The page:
MEBANE, N.C. – The mayor of this city said new legislative districts mean he'll have to build relationships with state lawmakers all over again.

What You Need To Know

  • State lawmakers are still negotiating the maps that determine who represents you in Raleigh and in Washington

  • City leaders say their ability to get state help depends in part on the rapport they have with lawmakers

  • Many cities and towns will have a new set of district boundaries after this year's redistricting

Since moving to Mebane in 1979, Ed Hooks said he has watched the town falter as its textile and furniture industries dried up, then reinvent itself to take advantage of the Triangle's booming tech sector. He said the key has been Mebane's ability to present itself as an attractive option for those living and working nearby. That has meant a new interchange with Interstate 40 and redevelopment of the old furniture factories, among other things.

Hooks, who has served on the city council since 1989 and was elected mayor two years ago, has played a role in those projects, but he said those would not have been possible without the help of Alamance County's delegation in Raleigh. 

“They were quite diligent in keeping the pressure on DOT and helping answer all kinds of objections and lawsuits,” he said. “It took a lot of effort to make it happen, and it made it somewhat easier in that the legislature was behind it.”

When state lawmakers finish redrawing the state's legislative maps, many cities and counties will find themselves with a new set of state representatives and senators due to population changes.

In September, a team of political scientists and mathematicians including Western Carolina University professor Chris Cooper projected Alamance County would retain its two N.C. House seats and those districts will not cross county lines. As of Tuesday, maps working their way through the General Assembly showed Alamance County's two House districts would remain largely unchanged. 

Cooper said it's common for city leaders to have to build relationships with an entirely new set of legislators after redistricting. He said a good analogy is finding a new doctor if your current one retires or moves away. Your new doctor might be quite skilled but won't have had the experience of working with your unique set of health care needs.

“A new elected official may not know the parts of town that need help, the parts of town that don't need help, the issues that are unique to that area,” he said.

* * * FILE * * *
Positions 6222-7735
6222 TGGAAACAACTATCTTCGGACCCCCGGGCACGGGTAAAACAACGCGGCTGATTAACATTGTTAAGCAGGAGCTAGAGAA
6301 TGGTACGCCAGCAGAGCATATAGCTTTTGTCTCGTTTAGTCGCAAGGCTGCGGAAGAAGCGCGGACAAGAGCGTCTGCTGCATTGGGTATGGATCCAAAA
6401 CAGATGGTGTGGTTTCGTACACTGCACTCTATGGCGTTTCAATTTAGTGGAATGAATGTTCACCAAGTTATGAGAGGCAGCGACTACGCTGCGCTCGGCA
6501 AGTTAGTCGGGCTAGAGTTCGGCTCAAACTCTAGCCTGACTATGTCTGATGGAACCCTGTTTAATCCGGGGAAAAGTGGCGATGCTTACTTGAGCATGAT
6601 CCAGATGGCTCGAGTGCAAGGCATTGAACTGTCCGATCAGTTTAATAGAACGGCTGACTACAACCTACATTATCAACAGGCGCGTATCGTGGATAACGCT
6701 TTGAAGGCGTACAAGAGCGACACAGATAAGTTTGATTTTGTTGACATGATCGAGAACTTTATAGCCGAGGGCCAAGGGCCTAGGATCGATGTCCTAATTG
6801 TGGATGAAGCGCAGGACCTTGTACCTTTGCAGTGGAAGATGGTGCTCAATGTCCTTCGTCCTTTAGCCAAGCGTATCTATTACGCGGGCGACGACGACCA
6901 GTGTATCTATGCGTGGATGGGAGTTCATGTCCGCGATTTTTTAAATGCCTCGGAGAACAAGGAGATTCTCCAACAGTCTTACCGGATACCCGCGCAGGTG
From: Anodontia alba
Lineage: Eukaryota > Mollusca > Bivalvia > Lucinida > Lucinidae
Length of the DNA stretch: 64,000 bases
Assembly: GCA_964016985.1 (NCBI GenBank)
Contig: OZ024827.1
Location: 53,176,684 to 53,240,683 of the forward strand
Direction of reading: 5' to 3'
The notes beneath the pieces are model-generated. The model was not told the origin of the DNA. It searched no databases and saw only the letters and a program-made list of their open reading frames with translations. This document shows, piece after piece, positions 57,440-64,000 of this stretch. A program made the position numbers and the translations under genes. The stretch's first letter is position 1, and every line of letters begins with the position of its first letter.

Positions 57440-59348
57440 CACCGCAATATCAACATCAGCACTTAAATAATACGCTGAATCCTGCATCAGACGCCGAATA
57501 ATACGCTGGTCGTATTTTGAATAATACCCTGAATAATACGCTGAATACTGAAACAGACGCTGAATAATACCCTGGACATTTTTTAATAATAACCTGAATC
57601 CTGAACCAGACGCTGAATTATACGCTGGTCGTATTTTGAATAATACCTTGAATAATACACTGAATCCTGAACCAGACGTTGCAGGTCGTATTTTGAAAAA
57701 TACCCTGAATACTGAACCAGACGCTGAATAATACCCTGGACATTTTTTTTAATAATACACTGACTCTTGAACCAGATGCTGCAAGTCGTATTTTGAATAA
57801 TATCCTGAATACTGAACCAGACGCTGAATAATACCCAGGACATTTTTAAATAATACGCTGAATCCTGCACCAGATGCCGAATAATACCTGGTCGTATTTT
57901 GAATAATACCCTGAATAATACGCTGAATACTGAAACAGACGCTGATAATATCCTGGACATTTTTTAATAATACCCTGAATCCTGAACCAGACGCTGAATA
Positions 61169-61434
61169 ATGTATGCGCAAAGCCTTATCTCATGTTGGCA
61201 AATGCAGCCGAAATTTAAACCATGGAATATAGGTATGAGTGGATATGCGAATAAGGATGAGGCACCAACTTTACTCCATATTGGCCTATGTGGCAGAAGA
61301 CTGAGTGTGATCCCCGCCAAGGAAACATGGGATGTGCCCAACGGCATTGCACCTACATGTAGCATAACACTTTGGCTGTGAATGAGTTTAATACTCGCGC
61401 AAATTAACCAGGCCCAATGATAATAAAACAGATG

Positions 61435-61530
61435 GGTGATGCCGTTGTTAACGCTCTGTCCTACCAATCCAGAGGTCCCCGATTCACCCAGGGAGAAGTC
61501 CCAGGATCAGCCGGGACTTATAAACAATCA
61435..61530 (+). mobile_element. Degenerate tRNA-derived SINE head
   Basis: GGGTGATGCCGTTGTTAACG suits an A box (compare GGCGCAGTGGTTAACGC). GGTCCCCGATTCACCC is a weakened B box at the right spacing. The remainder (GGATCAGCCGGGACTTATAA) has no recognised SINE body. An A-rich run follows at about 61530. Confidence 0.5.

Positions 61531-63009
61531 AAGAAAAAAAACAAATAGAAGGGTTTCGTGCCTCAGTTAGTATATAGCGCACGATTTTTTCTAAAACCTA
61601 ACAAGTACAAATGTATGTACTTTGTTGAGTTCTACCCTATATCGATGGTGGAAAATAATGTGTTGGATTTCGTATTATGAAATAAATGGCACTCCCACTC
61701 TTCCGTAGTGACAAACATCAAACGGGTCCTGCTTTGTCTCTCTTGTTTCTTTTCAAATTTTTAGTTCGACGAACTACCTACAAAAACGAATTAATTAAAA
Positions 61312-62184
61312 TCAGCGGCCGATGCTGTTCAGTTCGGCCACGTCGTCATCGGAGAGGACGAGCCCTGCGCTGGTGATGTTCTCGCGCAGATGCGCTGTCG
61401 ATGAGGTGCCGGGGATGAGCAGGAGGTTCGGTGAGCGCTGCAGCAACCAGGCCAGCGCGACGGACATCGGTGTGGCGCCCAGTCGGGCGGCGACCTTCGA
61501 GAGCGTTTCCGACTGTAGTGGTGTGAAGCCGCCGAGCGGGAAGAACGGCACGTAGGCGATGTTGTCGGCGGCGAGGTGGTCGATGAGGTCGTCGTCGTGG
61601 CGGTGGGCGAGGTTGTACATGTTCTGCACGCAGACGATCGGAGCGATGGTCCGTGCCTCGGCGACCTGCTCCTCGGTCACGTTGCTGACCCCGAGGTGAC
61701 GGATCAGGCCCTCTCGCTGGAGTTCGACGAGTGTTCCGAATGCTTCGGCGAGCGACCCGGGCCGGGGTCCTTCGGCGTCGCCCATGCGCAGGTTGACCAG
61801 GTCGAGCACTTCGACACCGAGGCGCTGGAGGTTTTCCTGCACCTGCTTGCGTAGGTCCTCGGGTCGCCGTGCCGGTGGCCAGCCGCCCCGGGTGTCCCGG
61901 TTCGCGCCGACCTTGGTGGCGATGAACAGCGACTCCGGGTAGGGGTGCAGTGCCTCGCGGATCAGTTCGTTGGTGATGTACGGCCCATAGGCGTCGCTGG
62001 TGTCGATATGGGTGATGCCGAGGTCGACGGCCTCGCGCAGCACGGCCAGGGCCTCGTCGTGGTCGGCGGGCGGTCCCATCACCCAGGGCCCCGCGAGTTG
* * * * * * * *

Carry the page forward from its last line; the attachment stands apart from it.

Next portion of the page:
For Mebane, one of those issues was what to do with the old textile mills. After state lawmakers approved a tax credit program to help redevelop those properties, Hooks and other town leaders worked with their counterparts in Raleigh to get approvals for two such projects. The result was a pair of apartment buildings that included income-restricted units: the Mebane Mill Lofts and The Lofts at White Furniture. Hooks said it took the expertise of several long-serving state lawmakers to shepherd the funding through.

Mebane Mayor Ed Hooks, right, talks with the manager of The Lofts at White Furniture, an apartment complex built into a defunct furniture factory. Hooks said the project was only possible because of work by Alamance County's legislative delegation in Raleigh.

Cooper said the relationship issue isn't limited to elected officials. Besides confusing voters, Cooper said redistricting also changes the dynamics among local political organizers and activists.

“If you live in county X and you're partnered with county Y, maybe you're a political party organization, the way you get involved with politics cuts across counties X and Y,” he said. “Then if county Z comes in and Y comes out, you have to create new partners in representation.”

Hooks said the best way for municipal leaders to head off any communication issues with state lawmakers is to contact them as soon as possible to start discussing their town's needs. He said although the redistricting issue is something he needs to keep an eye on, he wasn't particularly worried about the result.

“It's left out of our hands as a city,” he said. “Whatever the final map is, we'll take it and we'll work with what we've got and start working on these relationships.”

Once state lawmakers approve North Carolina's legislative maps, they automatically become law. The governor plays no role in the process.